The family is an “obscene bourgeois institution”. Simone de Beauvoir
“Even if a woman wants to have children, she must think very hard about the conditions in which she will have to bring them up, because child-rearing, at the moment, is real slavery.” Simone de Beauvoir
“No woman should be authorised to stay at home and raise her children . . . Women should not have the choice, precisely because if there is such a choice, too many women will make that one.” Simone de Beauvior
“In order to raise children with equality, we must take them away from families and communally raise them.” Mary Jo Bane
Homemaking women are prisoners in “comfortable concentration camps”. Betty Friedan
“Since marriage constitutes slavery for women, it is clear that the women’s movement must concentrate on attacking this institution. Freedom for women cannot be won without the abolition of marriage.” Sheila Cronan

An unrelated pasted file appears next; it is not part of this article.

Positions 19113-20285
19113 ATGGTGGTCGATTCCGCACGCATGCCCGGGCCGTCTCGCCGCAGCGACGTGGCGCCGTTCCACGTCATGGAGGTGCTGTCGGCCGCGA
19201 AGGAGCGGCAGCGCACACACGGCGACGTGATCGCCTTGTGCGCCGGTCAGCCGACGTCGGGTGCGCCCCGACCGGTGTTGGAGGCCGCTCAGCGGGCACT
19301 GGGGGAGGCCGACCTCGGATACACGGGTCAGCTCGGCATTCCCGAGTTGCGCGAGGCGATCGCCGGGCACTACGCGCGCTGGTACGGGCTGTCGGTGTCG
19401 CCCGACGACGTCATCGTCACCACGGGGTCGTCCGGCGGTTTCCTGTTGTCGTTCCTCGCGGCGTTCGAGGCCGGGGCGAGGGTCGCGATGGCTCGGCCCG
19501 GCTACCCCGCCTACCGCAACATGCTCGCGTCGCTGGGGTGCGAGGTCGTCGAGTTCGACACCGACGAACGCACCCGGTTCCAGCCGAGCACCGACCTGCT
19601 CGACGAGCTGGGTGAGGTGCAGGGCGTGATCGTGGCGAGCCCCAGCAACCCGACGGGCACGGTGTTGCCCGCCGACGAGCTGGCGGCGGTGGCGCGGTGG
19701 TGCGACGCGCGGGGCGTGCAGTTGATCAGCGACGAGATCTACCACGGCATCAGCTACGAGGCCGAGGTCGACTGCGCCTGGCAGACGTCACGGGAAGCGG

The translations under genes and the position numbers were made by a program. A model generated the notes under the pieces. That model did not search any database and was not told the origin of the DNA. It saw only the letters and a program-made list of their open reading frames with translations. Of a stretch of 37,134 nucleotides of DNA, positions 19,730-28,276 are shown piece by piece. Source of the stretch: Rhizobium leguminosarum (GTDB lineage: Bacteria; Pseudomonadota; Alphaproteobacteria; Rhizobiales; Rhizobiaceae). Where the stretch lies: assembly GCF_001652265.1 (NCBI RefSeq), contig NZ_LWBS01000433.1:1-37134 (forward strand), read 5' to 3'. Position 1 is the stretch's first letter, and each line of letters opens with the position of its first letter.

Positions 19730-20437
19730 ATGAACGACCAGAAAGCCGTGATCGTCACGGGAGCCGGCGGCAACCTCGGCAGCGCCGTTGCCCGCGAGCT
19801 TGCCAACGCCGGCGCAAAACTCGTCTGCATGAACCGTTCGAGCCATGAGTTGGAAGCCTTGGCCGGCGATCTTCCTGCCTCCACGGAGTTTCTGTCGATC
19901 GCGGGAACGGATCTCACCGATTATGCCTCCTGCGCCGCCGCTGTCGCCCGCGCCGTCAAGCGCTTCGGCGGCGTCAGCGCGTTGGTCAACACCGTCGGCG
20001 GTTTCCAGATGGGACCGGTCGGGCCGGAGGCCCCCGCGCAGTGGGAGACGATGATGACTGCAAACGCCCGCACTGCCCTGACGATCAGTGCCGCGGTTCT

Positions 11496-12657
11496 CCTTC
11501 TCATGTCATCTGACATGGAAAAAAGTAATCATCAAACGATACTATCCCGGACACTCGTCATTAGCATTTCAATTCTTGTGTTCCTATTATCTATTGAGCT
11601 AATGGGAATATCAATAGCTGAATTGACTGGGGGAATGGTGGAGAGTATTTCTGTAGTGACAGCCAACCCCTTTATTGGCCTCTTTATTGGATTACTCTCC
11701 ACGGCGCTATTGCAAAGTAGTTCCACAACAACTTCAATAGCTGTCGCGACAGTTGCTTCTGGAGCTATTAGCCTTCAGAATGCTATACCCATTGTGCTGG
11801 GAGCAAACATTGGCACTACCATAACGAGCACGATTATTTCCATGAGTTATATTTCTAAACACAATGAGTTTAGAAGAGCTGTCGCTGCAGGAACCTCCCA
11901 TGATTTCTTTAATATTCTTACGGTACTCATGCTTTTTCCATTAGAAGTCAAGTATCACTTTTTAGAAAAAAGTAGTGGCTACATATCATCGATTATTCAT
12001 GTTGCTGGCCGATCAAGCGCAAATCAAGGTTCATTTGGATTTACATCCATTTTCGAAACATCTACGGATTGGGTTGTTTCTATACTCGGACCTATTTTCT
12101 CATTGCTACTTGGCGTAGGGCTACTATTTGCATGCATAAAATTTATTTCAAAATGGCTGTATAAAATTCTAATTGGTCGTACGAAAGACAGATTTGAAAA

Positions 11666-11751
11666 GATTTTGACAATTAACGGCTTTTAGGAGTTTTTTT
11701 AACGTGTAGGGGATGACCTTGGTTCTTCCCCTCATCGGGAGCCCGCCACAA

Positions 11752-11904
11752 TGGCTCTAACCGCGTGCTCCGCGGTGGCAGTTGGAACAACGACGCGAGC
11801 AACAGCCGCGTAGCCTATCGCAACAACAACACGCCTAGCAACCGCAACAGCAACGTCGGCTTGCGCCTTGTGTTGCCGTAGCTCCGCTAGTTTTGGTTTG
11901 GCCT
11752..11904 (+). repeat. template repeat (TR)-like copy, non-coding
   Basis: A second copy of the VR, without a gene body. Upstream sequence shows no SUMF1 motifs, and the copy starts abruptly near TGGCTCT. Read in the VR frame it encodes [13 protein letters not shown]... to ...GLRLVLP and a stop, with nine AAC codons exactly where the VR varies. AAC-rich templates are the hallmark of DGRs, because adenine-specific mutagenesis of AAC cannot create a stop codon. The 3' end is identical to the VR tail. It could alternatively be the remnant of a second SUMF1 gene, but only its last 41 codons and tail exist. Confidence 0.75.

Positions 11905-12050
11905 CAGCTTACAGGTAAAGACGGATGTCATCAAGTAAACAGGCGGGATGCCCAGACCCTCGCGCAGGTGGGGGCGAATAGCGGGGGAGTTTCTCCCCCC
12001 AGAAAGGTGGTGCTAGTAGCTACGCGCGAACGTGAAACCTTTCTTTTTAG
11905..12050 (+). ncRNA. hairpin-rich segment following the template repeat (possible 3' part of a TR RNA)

“The nuclear family must be destroyed… Whatever its ultimate meaning, the break-up of families now is an objectively revolutionary process.” Linda Gordon
Nice of them to spill the beans. It sure ain’t pretty. So Marquand has simply soaked up all this poison and hate and now regurgitates it as she rages against stay-at-home mums. What a pity people can become so frenzied in their animus against motherhood.
This story is so shocking that it even resulted in US commentator Al Mohler spending some time yesterday discussing the story: http://www.albertmohler.com/2017/03/27/briefing-03-27-17/
Other overseas writers have spoken out about this, including Suzanne Venker. I have previously reviewed one of her important books: https://billmuehlenberg.com/2004/08/30/a-review-of-seven-myths-of-working-mothers-by-suzanne-venker/